When Meller Merceux spoke to David about the working process behind these paintings, it became clear that this was very much geared to the recognition of chance and spontaneity. His artistic objective in these portraits is to capture the moment in which the artist’s personality interacts with, and is changed by, that of his sitter. As both artist and sitter respond to the nuances of light, atmosphere and mood, some unseen aspect of their relationship is revealed. Freud begins by making a series of rapid charcoal sketches of his sitter, often as many as ten or twenty. This is a way of identifying formal problems and opportunities within the situation, of working out the lines and tones which will form the dominant features of the composition. Having decided upon these parameters, Freud then proceeds to make initial marks on his canvas in charcoal. Keen to move beyond the demands of line, he begins to paint in loose and fluid marks Once, as he puts it, he is ‘no longer measuring,’ Freud feels the real excitement of the piece kick in and the emotional nuances of the situation come to life. Via this responsive and fleeting means of working, the artist transcends any notion of art as personal therapy, opening himself up to an emotional and aesthetic situation which is larger and more profound than his private concerns.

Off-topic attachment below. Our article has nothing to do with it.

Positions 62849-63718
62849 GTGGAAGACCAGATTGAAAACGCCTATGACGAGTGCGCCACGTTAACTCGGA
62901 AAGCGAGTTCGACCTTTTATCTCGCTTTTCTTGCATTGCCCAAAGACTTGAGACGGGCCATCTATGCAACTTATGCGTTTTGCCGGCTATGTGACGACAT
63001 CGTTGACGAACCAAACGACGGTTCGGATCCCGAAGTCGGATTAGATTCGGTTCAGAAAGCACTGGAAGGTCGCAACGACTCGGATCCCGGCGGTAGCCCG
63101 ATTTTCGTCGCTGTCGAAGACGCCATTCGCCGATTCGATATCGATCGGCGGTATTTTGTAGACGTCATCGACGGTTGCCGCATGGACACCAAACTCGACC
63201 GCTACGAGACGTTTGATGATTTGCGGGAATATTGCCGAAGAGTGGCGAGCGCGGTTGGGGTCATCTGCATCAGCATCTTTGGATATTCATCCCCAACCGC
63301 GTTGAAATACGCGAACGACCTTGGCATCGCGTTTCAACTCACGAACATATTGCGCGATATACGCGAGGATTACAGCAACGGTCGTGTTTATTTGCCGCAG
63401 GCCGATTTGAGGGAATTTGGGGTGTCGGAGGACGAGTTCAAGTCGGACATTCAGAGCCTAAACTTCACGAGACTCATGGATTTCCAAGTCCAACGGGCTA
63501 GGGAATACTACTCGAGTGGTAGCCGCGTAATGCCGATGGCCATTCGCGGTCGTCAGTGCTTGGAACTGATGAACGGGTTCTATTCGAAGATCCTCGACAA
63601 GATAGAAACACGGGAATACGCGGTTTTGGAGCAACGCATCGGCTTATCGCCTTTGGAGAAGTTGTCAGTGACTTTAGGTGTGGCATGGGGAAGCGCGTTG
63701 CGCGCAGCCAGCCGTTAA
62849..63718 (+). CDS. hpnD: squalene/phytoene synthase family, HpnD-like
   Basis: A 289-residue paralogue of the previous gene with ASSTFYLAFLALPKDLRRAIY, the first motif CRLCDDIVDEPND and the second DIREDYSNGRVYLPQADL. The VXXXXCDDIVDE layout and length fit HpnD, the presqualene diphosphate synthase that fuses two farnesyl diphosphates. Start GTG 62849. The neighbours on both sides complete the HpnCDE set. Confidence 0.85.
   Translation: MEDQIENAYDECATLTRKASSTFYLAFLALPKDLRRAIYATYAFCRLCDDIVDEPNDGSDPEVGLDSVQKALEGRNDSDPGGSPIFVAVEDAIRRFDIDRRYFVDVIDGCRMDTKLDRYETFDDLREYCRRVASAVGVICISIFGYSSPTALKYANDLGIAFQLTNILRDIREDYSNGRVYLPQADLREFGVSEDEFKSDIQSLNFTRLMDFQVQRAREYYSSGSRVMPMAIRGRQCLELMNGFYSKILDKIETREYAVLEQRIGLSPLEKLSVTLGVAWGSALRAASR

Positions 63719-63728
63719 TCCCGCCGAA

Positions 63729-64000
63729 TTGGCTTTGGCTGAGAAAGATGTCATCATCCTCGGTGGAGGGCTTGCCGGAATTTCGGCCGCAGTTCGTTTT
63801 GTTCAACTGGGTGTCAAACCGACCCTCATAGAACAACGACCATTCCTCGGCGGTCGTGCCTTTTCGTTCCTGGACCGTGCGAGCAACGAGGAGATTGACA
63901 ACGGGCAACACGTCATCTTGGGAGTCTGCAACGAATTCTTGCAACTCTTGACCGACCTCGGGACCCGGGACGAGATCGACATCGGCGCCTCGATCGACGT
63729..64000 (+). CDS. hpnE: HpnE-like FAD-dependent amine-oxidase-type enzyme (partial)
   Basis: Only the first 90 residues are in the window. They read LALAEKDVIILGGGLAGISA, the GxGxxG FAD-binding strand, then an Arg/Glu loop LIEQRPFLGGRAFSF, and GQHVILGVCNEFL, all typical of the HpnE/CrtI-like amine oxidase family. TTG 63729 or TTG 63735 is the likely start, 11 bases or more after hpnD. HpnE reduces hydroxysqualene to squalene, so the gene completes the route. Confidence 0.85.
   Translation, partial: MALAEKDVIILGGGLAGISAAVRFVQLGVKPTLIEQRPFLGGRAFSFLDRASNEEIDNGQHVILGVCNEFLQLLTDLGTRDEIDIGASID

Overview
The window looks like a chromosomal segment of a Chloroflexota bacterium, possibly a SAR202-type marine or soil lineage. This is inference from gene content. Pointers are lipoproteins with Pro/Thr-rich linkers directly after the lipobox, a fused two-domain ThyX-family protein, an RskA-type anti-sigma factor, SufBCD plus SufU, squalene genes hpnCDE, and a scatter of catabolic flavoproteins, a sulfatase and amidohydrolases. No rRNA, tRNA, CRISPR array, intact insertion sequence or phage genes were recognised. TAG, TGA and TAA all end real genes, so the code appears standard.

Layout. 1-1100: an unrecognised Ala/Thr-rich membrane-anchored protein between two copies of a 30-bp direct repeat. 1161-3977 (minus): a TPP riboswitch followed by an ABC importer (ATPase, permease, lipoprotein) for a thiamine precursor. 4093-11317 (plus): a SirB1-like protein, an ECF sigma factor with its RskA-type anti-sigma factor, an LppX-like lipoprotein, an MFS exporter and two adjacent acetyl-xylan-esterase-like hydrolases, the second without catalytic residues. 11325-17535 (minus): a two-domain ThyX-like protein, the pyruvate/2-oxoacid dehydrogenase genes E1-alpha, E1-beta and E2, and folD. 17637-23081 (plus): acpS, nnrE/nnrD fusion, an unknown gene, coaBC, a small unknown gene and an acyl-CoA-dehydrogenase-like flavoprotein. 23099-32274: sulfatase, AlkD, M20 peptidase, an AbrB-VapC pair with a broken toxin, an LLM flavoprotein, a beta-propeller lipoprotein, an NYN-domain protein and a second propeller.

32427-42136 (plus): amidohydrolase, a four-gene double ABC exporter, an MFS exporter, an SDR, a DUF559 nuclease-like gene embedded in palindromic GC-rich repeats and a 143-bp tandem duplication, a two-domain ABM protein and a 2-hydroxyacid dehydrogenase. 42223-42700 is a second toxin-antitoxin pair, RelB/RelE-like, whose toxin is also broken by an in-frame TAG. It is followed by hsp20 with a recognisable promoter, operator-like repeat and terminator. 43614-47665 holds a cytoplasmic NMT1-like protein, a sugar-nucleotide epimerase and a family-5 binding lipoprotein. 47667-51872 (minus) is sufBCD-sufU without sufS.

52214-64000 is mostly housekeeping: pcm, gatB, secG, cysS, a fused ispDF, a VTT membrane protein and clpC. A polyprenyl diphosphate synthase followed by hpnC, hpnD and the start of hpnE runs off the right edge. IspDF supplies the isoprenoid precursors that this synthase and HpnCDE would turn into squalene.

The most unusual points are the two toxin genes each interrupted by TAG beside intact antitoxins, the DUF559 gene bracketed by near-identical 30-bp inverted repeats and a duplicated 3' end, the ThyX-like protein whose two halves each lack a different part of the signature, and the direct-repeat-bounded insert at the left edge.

The result of this flexible process is a group of varied and emotionally revealing portraits, which are sure to fascinate and entertain. The relevance and potential of his process is demonstrated in The Mother, a portrait of a local friend Jen, who at the time of writing was due to give birth in one week. The painting captures a sense of physical fulfilment and promise which is markedly different from the feeling of stark vulnerability presented in the Losing Lucian show. Jen stands in her in-laws’ garden, the dappled light falling on the leaves behind her and creating a feeling of natural harmony. Yet the painting carries a drama which arises in part from the sense of expectancy which dominates the scene. The sitter’s face conveys a mood of anxiety mingled with excitement; both inevitable in the build-up to a life changing event.